Sense and Sensibility by Jane Austen

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Why do Elinor and Edward act with such restraint toward each other?

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While it is correct to say that both Elinor and Edward are calm and decorous in their expressions of esteem and fondness and that their level of emotional display stands in contrast to the heightened display of Marianne and Willoughby, it is not correct to suggest that Elinor's reason is modesty and that Edward's reason--that Edward's sole reason--is his secret engagement. In regard to his secret engagement to Lucy, it is a error to suggest that Edward's mother, Mrs. Ferrars, approves of or favors Lucy, whom she has never met and of whose engagement to Edward she has no idea.


What is true to say is that Elinor governs her emotions and her expectations through sense—half of the principle theme of the novel—that is borne of a strong, self-confident, capable personality and social interactions, which are not based in modesty (to have modesty: to have a moderate or humble estimate of one's worth and importance to self and society) but in a sound and reasonable psychological nature in which sense is embedded. When considering sense versus sensibility and the differences or similarities between Mrs. Dashwood, Elinor, and Marianne, one must note Austen's foray into the discussion now known as "nurture versus nature": while Elinor and Marianne are raised in the same environment by the same persons, they have exceedingly different personalities and expressions of sense and sensibility.


What is true to say about Edward is that he is restrained in his display of emotion for three reasons. The first, of course, is his secret engagement, but the second and third are that it is Edward who is modest, as revealed by the narrator who conveys Elinor's thoughts, "... charity with the modesty and worth of the other [Edward compared to Robert] (Ch 36)," and that he received an inferior private education rather than public education; he received "the misfortune of a private education (Ch 36)."

Edward's education was, by his own and Robert's accounts, inferior in that it was "private" rather than "public." It left Edward without the depth of education that would rendered him skilled and without practice in the social interactions that might compensate for his natural modesty and diffidence. He might have still preferred the quiet life of the clergy, yet he would not have been so inexperienced with society as he is had he had a public education.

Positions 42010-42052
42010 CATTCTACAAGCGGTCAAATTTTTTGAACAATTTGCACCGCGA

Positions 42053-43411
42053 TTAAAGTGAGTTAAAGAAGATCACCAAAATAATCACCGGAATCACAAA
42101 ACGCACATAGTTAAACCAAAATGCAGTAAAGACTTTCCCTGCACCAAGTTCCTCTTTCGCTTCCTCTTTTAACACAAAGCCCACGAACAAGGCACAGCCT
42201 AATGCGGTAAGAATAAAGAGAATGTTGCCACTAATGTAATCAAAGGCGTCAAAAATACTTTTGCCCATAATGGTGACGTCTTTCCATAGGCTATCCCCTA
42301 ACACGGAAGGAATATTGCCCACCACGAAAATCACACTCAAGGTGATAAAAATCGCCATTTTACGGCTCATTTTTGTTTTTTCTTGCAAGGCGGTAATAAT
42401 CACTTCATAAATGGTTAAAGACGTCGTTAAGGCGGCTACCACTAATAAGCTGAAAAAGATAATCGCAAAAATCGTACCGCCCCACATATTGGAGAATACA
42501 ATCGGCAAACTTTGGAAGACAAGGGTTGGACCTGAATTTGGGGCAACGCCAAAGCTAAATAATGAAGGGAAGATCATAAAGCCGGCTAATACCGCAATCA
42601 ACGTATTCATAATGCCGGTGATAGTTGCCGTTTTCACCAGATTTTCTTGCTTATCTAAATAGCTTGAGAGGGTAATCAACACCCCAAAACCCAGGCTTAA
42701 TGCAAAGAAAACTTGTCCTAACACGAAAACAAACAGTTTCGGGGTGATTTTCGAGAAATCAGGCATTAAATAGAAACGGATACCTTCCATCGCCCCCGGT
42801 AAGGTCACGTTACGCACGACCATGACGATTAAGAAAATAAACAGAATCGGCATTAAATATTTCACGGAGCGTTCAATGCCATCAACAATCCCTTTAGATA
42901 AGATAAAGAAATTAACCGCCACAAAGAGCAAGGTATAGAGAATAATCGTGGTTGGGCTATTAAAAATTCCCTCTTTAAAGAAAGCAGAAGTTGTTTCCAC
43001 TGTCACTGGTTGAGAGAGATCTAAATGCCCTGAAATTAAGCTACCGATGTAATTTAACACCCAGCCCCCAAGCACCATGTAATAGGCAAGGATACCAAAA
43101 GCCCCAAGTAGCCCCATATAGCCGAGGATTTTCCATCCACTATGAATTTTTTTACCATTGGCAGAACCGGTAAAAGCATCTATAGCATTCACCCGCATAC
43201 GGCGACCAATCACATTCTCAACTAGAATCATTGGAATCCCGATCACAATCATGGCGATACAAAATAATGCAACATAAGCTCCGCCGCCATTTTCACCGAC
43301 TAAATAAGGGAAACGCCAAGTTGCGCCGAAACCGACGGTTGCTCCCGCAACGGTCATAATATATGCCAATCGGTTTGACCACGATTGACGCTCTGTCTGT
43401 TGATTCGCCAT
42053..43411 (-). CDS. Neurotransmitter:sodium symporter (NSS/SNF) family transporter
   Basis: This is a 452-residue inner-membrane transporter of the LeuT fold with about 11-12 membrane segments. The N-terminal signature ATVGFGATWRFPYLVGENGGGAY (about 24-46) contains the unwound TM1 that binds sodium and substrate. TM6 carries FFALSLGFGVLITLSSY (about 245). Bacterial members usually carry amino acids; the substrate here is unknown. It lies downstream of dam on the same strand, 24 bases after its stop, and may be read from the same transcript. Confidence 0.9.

English Public and Private Education

It is important to understand the difference between public and private English education. English public education is for the elite and wealthy (or for those on scholarship, which is how Geoffrey Chaucer, Edmund Spenser, and William Shakespeare were educated: at public school on scholarship) and is conducted for "public" groups at boarding schools, such as Eaton, which England's Princes William and Henry attended.

English private education is the placement of a student with a master or tutor, often a clergyman or some other scholar, in their private residence—sometimes with a small group of other private students and sometimes as the sole student—for an entire education or for a specialized part of an education. English scholar, Christian apologist, and novelist C. S. Lewis discusses his private education for maths in his autobiography Surprised by Joy. He was struggling with maths, so he was placed with a private tutor for the year preceding his entrance exams for Oxford.

The disadvantages of private and public education (each of which has its individual strengths as well) are seen in the experiences of Robert and Edward: a private education can foster natural tendencies to reclusiveness and false modesty, as with Edward, while a public education can foster proclivities toward arrogance and false pride, as with Robert. This idea of nurturing through education is, of course, one of the themes which is explored by Austen in Sense and Sensibility and which was advanced by John Locke (1632-1734) in the 1700s (Austen, 1775-1817).

Edward, Lucy, and Mrs. Ferrars

The premise by which Lucy introduces the interesting topic of...

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